Behind The Book With Mariah Stewart

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Behind The Book With Mariah Stewart 

Today’s Behind The Book is with New York Times & USA Today Bestselling author Mariah Stewart. I had the honor and privilege of reading her upcoming release The Head That Wears The Crown which will be released on October 10th of this year. 


Q: So after finishing The Head That Wears The Crown, I read in your acknowledgements section that you started this story years ago but put it away. Then during the pandemic you wrote it. So did it take you two or three years to write The Head That Wears The Crown?


A: I think I first started playing around with the idea sometime around 2018 or so, but I had to put it aside as I had other books under contract, and at that time, I only had a chapter or so written. When the pandemic hit, I played around with it a little more because it was light and fun and I was writing it mostly for myself. I did share it with Robyn Carr, who is a friend, and she loved it and pushed me to write more. But right about then, I signed a contract to write a trilogy – which became the Wyndham Beach series – so I put this book aside once again. It wasn’t until the third of the Wyndham Beach books were completed that my agent wanted to see if any publisher was interested in The Head That Wears The Crown. Fortunately, my editor at Montlake – which published the Wyndham Beach books – loved it, for which I am forever grateful.


Q: Some compare this book to The Princess Diaries or say it’s the adult Princess Diaries. What do you say to that?

A: I say first, I’d love for The Head That Wears The Crown to do as well as The Princess Diaries! But gosh, how many books have been written about a “regular” person finding out they’re royalty? The Princess Diaries may not have been the first, but it is perhaps the most well-known partly because of the movie’s popularity. In The Head That Wears The Crown, Annaliese, my soon-to-be-duchess, is no starry-eyed teenager. She’s a forty-something divorced South Philly mom of two teenagers who inherits a country that has a lot of challenges, not the least of which is the all-male Duke’s Council currently running the country that’s expecting her to just sit on her throne and play duchess and let them do all the talking and make all the decisions (these men have a lot to learn about Annaliese Gilberti!). Annie agrees to go to Saint Gilbert to honor her grandmother, who died when Annie was nine, and the other strong, competent women she’s descended from – and because she recognizes the obligations of that legacy. When she’s deciding whether she should uproot her family – leave her job, give up the little house she worked so hard to buy, take her kids from their schools and their friends – her sister Cecilia tells her, “You have the chance to do something that will change people’s lives probably for generations. How often does that happen? Even if the only thing you do there is fix the roads, that’s still making the place better than you found it.” It’s a challenge Annie can’t turn away from.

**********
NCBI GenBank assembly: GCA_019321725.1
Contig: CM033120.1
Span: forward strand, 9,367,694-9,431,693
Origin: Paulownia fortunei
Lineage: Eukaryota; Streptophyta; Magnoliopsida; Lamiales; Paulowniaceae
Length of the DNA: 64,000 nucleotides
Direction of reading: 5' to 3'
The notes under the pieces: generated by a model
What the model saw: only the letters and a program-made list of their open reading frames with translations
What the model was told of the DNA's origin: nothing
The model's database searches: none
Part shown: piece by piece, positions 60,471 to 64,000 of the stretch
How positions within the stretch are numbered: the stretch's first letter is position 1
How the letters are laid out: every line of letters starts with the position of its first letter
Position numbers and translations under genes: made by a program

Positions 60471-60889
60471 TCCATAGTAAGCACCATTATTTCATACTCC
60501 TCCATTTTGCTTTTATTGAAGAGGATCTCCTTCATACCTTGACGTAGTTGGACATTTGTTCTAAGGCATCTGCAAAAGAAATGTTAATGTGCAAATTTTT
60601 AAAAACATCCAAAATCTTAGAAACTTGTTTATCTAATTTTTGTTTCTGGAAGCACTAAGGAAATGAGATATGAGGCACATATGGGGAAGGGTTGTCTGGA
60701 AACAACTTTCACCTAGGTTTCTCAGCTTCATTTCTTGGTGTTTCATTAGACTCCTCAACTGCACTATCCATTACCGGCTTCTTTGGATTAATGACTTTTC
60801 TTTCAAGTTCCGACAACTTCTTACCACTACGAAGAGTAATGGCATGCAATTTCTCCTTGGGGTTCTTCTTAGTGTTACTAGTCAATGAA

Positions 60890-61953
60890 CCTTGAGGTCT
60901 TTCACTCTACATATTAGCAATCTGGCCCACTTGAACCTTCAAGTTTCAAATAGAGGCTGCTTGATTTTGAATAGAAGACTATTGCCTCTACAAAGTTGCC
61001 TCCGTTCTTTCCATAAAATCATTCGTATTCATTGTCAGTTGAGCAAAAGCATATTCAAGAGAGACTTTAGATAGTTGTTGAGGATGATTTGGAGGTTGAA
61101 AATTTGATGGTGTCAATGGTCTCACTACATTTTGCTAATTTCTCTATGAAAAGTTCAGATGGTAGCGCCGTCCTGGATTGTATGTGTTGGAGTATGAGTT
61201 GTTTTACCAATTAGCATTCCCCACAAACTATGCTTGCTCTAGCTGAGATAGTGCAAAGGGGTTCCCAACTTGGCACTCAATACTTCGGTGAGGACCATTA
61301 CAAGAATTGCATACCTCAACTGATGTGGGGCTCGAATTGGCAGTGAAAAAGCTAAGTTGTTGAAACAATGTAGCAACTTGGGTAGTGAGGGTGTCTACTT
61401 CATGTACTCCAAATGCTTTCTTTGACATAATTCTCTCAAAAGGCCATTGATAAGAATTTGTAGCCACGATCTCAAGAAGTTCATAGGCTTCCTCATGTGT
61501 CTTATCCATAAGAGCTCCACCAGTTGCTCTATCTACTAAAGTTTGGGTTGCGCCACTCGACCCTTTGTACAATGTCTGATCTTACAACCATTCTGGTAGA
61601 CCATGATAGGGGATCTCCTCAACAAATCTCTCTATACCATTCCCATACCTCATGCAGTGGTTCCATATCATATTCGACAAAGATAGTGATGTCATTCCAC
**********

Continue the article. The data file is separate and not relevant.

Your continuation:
Oh – and there’s a touch of magical realism to this book as well – just a touch of fun and fancy that I had a great time writing.


Q: The world building of Saint Gilbert was definitely amazing! Did you use bits and pieces of different European countries such as Monaco to create the country?

A: The only thing I borrowed from another country was an actual castle in Golspie in the Scottish Highlands – Dunrobin Castle – upon which I based Castle Blanc, in my book, because it looked exactly the way I saw Annaliese’s castle in my head! Everything else – the history, the way the country’s governed, the villages, Serafina, the churchyard – just sort of evolved organically as I wrote the story.


Q: If Hollywood were to adapt this book into a movie or a television series, who would be your ideal cast to play Annaliese, Max, Annaliese’s sisters and her children?

A: Well, of course, the first and obvious choice to play Annaliese would have to be Tina Fey. She has just the right amount of sass and smarts, and she already has the accent down pat (she’s actually from Delco, not South Philly – IYKYK). Fun fact: for almost thirty years, we lived about a mile from where Tina Fey grew up, and my daughters both attended the same Summer Stage program she did (at her old high school!) though not at the same time, then maybe Amy Schumer to play Rosalie. Amy Poehler would make a great Cecilia. Ralphie and Juliette, don’t know too many teenage actors, but they’d both have to be good and Max? Hmmm….don’t know. Who do you think?


Q: What lessons do you hope readers takeaway from reading The Head That Wears The Crown? 

A: Family first. Respect your heritage. Be true to yourself. Do good where you can – however much you can – even when you’re not sure you can make a difference, always good advice, right?

Oh – and when opportunity knocks – well, you know…